The GAfuels Blog is written by two private pilots concerned about the future availability of fuels for piston-engine aircraft: Dean Billing, Sisters, Ore., an expert on autogas and ethanol, and Kent Misegades, Cary, N.C., an aerospace engineer, aviation sales rep for U-Fuel, and president of EAA1114.
Judging from the reaction to the Aviation Fuel Club, interest at airports and among pilots regarding the “other” aviation fuel, autogas, has never been stronger, especially with avgas prices exceeding a stunning $9 a gallon at some FBOs. Many pilots are now asking if autogas is a legal and safe alternative for their aircraft. This three-part series of articles seeks to answer this question. In Part I, we’ll review the history of the autogas Supplemental Type Certificates (STCs) that allow us to use the fuel in hundreds of different legacy aircraft and engines. Part II will describe efforts to modify higher compression ratio engines that are currently not covered by these STCs. In Part III, we’ll describe the growing list of new aircraft and aircraft powerplants designed from the outset to operate on autogas.
To understand the history of autogas STCs, start by reading this summary article that appeared in EAA’s Sport Aviation in 1982. It describes how, in the aftermath of the oil crisis of the early 1970s, the 80/87 octane grade of avgas started disappearing from airports. Thankfully, Paul Poberezny, Dick Roemer, Harold Zeisloft, and other EAA leaders embarked on an effort to gain approval for autogas, despite fierce resistance from the FAA and industry. Their tenaciousness, and a near-perfect record of safe operation in test aircraft, led to the FAA’s issuance of the first STC to the EAA on Aug. 5, 1982. This was followed by numerous additional STCs, all for 87 octane AKI unleaded autogas, that are available today from the EAA. In the author’s opinion, the autogas STC ranks among the top three or four achivemenents in the illustrious 58-year history of the EAA, right up there with homebuilding in general, the establishment of nearly 1,000 local EAA chapters around the world, the Young Eagles program, and the Sport Pilot Certificate and Light Sport Airplane category.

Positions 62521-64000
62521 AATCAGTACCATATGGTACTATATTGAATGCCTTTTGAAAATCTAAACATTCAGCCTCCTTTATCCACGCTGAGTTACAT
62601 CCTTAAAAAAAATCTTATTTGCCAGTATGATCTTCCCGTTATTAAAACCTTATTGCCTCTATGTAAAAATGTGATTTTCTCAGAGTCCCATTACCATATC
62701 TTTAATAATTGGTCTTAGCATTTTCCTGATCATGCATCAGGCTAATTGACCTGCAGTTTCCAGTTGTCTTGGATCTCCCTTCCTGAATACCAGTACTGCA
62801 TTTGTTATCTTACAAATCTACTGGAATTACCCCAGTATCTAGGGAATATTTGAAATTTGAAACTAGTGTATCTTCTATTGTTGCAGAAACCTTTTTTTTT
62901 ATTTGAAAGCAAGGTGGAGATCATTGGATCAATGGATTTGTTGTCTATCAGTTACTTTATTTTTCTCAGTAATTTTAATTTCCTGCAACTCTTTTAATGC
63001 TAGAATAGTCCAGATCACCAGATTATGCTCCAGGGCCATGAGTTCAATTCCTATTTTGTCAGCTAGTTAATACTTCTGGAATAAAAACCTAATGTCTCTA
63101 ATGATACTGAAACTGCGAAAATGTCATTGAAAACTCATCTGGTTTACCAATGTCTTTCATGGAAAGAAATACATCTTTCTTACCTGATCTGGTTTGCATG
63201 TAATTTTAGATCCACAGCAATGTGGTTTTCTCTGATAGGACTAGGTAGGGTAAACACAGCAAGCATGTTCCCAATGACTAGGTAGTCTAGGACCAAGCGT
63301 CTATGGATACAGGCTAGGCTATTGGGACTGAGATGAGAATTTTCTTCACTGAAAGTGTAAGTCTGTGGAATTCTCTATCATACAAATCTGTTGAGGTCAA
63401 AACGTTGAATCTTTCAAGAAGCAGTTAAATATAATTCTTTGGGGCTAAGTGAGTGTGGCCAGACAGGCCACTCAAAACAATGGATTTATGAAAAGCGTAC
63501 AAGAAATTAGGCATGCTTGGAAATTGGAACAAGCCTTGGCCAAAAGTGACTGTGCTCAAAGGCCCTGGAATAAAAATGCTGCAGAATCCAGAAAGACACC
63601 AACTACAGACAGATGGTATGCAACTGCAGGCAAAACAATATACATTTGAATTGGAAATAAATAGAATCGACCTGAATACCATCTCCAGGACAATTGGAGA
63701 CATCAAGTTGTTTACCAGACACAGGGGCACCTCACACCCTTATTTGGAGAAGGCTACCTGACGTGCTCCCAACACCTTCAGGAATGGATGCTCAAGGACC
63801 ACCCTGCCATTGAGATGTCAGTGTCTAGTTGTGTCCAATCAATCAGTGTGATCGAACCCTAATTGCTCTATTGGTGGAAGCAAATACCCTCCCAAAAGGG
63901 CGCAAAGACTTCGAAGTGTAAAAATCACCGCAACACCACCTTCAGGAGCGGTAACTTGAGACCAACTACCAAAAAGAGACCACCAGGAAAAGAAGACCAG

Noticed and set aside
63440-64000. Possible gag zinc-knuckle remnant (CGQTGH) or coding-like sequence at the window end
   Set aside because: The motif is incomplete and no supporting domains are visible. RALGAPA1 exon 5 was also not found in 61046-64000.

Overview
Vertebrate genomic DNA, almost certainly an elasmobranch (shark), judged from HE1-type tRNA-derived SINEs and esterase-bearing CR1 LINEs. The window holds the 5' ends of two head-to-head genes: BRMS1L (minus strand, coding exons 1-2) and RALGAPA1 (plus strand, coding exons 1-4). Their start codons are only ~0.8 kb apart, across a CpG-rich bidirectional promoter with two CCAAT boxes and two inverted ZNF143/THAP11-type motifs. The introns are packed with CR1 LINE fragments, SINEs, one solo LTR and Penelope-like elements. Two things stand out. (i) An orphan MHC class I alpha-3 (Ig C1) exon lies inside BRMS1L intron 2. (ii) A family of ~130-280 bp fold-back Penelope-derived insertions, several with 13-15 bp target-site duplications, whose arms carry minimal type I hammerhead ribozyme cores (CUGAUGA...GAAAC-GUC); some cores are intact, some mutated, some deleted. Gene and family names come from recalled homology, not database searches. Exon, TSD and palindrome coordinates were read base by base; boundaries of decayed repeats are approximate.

For those who incorrectly assume that an autogas STC involves its owner doing little more than submitting paperwork and money to the FAA, the following comments made last year by my recently departed friend Jack Cox, former editor of the EAA’s Sport Aviation, provide evidence that gaining the original STCs was a Herculean effort: “With no one left at the EAA today who was there when we were working with the FAA to get the STCs, I don’t know how much you know about the effort that went into the program. Harry Zeisloft, who had been a research engineer with General Motors for most of his career, conducted the program. He had to work with the FAA office in Chicago and they really put him through the wringer, requiring proof testing of everything. I remember one time when — with FAA personnel observing — we heated a big can of mogas to a required temperature by dipping it into a 50 gallon drum filled with hot water, then quickly poured the gas into a big Stinson Jr. and climbed to a specified altitude (and temperature) to see if vapor lock would result. (It didn’t.) Reid vapor pressure and attendant vapor lock took up most of the time during the program. Alcohol (ethyl and methyl) were extensively tested. Harry and his assistants had containers of the stuff all over the Weeks Hangar with samples of all the materials used in aircraft fuel systems to see what sort of deterioration would result — and that included materials used in airplanes from the 1930s that were no longer in use in currently produced planes. There was deterioration and that was why the EAA STCs do not allow the use of fuel containing ethanol. Of course Harry had to document everything, but I have no idea if the EAA retains any of it today. Having been a part of the EAA program to get STCs for the use of mogas, of course I know it can be safely used in the aircraft for which those STCs were obtained . . . and I know that myths still persist regarding its use. Every problem that occurs in engines that have been burning mogas is blamed on the fuel — by people who have never been involved in any sort of testing. And, sadly, the coming of ethanol by politically influenced government fiat has just added to the confusion.”
Among those who followed the EAA’s autogas initiative closely was Charles O. Petersen and his son Todd, crop dusters based in Minden, Neb. Todd, still heavily involved in autogas-related research at his Petersen Aviation and a founding director of the Aviation Fuel Club, describes how they got started: “Flying a fleet of six Grumman AgCats in the early 1980s, we knew that our planes’ Pratt & Whitney R-985 radials would probably run just fine on autogas. With advice from Harry Zeisloft and Dick Roemer, we established the same testing methods used by the EAA and embarked on an effort to gain FAA approval for the R-985. Once this was achieved, we started testing many other airplanes and have to date sold over 34,000 autogas STCs around the world.”